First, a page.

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04/11/2013

On racist racelessness in Europe

Consider these two scenes:

1) Recently talking to a graduate of a top-tier British university:
I [concerned]: "This summer an Italian Senator referred to the black Minister of Integration by saying 'Every time I see her, I cannot help thinking of an orangutang'".
HE [serious]: "And does she really look like an orangutang?"

2) A recent Facebook thread in Italian:
STATUS: The media accounts about the Romani girl in Greece that I'm reading these days are horrible! Can any of my friends write a good commentary or op-ed on the case?
COMMENT: The interesting thing is that the case was finally solved by a Greek journalist inquiry.
As if to say: when journalists get off their chair and do their job, they can be of help.

These two scenes can introduce what may be named racist racelessness in Europe. In the past few weeks the global media used the photo below to generate a massive case around that Romani girl. The girl was finally proved not to be the biological daughter of the two adults (in the photo) with whom she was living in Greece. Rather, investigations showed that her biological parents live in Bulgaria. The biological parents recognized her and explained that some time ago they left the child to that couple because they were extremely poor and had several other children to take care of. 

Persons
Left: [name unknown, age unknown]
Centre: Maria (?), or Mariya (Bulgarian), or Μαρία (Greek)
[age (real age unknown) between 4 and 6]
Right: [name unknown, age unknown]

 Location
Somewhere in 'Central Greece'/a few sources write 'Farsala'

Date
[unknown]  

The two main characterizations of this photo, the only photo picturing both the unofficial adoptive parents and the child, are particularly interesting. As the caption shows, the viewer knows nothing about the adults and very little about the girl. This decontextualization is stunning. What the viewer immediately notices, instead, is a chromatic contrast between the adults and the girl. This does not only concern their skin colour, the colour of their eyes, or of their hairs, but also the colour of their clothes and of the wall behind them. The second strong characterization of the photo are the three facial expressions. They all look either tired, or stressed, or concerned; moreover, the girl does not meet 'Western' standard of cleanliness and propriety. All this allows the 'Western' average viewer to 'legitimately' conclude that the adults are 'inapt parents'.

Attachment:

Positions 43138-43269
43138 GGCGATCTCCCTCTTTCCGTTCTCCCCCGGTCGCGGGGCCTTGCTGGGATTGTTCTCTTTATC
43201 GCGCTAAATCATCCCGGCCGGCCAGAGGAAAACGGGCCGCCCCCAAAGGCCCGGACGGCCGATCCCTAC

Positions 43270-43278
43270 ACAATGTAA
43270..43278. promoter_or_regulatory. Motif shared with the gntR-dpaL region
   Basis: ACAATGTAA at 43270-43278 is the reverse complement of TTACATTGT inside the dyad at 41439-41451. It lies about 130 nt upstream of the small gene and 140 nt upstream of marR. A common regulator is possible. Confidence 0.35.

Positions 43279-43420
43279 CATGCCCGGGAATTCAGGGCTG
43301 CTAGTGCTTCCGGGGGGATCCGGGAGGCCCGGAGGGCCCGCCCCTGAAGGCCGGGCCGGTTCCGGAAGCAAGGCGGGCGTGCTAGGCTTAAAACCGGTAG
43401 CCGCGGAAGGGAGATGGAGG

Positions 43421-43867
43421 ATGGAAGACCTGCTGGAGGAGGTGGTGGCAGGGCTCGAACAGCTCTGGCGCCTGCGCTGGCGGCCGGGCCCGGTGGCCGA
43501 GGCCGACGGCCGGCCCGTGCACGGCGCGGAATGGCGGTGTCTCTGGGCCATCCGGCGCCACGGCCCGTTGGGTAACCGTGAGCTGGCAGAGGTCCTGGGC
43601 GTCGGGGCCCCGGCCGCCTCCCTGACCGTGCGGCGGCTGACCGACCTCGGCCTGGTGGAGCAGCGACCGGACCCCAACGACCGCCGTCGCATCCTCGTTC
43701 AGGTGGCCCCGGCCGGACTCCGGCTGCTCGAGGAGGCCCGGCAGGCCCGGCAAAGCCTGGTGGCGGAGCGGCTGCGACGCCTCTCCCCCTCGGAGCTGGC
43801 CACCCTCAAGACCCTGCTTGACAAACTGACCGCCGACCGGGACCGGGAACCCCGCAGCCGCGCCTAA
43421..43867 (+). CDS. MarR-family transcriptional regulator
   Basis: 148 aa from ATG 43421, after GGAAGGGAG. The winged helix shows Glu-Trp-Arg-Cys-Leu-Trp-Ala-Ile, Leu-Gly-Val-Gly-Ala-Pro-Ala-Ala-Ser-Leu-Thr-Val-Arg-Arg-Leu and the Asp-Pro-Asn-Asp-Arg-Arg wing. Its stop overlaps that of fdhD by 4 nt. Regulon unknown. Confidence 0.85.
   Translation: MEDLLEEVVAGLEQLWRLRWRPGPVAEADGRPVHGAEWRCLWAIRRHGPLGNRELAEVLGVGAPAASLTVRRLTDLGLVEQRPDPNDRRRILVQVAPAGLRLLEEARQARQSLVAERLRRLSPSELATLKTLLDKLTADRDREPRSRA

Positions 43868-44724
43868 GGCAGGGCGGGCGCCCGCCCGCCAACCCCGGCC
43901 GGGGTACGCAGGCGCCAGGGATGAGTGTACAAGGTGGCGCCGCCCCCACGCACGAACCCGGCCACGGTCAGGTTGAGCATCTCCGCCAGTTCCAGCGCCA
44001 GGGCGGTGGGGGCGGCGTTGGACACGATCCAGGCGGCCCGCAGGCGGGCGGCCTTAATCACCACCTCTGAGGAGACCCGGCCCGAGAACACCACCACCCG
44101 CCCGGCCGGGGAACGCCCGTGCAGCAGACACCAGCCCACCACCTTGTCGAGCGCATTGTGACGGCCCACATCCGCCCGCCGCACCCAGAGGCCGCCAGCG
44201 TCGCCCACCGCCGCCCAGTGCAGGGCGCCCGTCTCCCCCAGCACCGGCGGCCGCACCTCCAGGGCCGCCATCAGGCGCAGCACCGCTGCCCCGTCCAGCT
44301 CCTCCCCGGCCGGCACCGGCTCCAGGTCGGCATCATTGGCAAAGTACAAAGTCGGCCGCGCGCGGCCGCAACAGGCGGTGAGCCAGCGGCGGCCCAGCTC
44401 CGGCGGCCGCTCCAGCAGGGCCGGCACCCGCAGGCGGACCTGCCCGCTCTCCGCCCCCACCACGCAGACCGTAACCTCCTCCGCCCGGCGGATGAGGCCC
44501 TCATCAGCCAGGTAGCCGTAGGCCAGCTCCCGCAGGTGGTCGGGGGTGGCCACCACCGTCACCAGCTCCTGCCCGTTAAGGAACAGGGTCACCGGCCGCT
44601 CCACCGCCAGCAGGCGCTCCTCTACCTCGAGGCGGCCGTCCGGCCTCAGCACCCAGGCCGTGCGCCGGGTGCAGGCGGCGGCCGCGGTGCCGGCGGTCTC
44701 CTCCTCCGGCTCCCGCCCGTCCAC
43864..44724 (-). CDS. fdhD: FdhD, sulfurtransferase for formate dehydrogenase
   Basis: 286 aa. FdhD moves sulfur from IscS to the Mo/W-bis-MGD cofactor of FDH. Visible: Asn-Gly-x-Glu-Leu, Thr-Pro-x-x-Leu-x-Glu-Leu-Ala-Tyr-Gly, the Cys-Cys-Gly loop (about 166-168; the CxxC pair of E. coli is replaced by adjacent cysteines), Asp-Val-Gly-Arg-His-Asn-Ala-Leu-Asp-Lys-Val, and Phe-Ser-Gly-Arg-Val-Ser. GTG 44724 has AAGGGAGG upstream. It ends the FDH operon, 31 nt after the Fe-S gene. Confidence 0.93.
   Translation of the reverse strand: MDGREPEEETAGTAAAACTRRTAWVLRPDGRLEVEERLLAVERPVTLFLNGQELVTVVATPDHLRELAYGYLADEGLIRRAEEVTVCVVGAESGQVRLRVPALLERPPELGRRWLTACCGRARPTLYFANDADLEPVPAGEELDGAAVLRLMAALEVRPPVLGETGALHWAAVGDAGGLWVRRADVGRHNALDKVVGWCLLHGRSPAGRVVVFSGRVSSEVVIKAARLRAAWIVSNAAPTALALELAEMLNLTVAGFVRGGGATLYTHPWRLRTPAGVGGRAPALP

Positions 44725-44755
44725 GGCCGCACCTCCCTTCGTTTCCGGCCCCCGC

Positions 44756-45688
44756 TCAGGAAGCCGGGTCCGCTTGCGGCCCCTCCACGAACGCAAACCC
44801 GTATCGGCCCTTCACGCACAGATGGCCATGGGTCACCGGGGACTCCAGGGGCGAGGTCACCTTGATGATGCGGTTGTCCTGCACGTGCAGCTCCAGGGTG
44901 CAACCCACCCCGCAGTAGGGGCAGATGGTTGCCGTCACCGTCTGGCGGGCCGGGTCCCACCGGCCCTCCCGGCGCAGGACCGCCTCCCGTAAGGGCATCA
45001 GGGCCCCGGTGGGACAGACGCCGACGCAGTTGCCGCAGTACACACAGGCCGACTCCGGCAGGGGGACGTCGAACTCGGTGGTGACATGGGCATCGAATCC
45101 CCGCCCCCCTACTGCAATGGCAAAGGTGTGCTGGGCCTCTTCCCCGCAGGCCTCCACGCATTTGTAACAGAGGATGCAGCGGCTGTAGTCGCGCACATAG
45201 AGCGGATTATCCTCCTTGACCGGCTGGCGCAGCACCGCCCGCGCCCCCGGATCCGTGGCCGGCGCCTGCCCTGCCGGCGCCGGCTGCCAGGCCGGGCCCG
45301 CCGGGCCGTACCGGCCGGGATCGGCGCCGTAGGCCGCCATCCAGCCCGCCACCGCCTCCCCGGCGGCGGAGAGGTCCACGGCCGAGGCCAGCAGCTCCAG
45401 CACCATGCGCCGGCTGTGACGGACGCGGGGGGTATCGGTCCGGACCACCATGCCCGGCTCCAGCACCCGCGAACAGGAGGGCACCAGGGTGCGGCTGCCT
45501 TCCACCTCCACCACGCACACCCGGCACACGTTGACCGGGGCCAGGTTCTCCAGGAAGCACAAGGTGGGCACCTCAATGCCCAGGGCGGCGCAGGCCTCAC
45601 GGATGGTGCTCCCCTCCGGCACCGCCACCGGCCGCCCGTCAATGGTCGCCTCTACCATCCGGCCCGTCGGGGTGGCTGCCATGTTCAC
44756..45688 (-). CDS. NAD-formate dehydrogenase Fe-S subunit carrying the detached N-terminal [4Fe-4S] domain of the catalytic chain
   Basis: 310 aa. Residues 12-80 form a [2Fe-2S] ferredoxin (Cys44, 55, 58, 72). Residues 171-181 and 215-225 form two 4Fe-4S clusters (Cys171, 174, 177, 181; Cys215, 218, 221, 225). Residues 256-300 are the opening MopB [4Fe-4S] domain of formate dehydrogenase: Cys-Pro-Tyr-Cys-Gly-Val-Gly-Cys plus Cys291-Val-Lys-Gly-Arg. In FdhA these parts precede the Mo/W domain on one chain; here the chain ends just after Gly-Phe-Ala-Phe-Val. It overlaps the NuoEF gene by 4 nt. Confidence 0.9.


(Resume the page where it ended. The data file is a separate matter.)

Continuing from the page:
Different visual characterizations of one single object work simultaneously. Hence, the chromatic contrast gets immediately juxtaposed to the 'inapt parents' characterization, resulting in the black-inapt link. That photo, therefore, is a racist visual configuration, which is squarely framed within deep-rooted and popular anti-Roma and anti-Black discourses in Europe, at once instantiating and reinforcing them.

How could such a racist image circulate globally without raising almost any concern in Greece and Europe about race and racism? The European state(s), the media as their extensions, and sometimes the European Union, are able to reinforce racism without raising any opposition, because, as some scholars have been poiting out, they represent themselves as raceless, i.e. not historically and at present constructed on racial premises and domination. "Race? That's an American (Brazilian, South African...) thing!" - goes the refrain. I'm afraid that's not what the media coverage of that event shows. Race in Europe is actively ignored. This is what the two scenes I wrote as incipit, and specifically the two replies, show. This 'ignorance' allows race and racism to germinate wherever the terrain is fertile. That photo, and the huge anti-Roma consensus it raised in the past weeks, account exactely for that.

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